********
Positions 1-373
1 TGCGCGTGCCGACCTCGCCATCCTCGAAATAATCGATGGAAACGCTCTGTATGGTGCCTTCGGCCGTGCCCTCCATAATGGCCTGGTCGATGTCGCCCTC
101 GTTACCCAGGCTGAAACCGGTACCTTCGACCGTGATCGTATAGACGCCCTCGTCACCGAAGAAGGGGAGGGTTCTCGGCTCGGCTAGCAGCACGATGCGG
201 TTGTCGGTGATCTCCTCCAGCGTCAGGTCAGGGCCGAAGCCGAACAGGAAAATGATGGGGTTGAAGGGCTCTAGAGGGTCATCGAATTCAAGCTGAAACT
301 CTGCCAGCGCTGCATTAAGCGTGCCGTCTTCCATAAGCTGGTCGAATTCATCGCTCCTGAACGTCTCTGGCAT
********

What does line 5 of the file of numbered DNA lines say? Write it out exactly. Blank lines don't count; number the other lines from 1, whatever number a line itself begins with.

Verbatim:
301 CTGCCAGCGCTGCATTAAGCGTGCCGTCTTCCATAAGCTGGTCGAATTCATCGCTCCTGAACGTCTCTGGCAT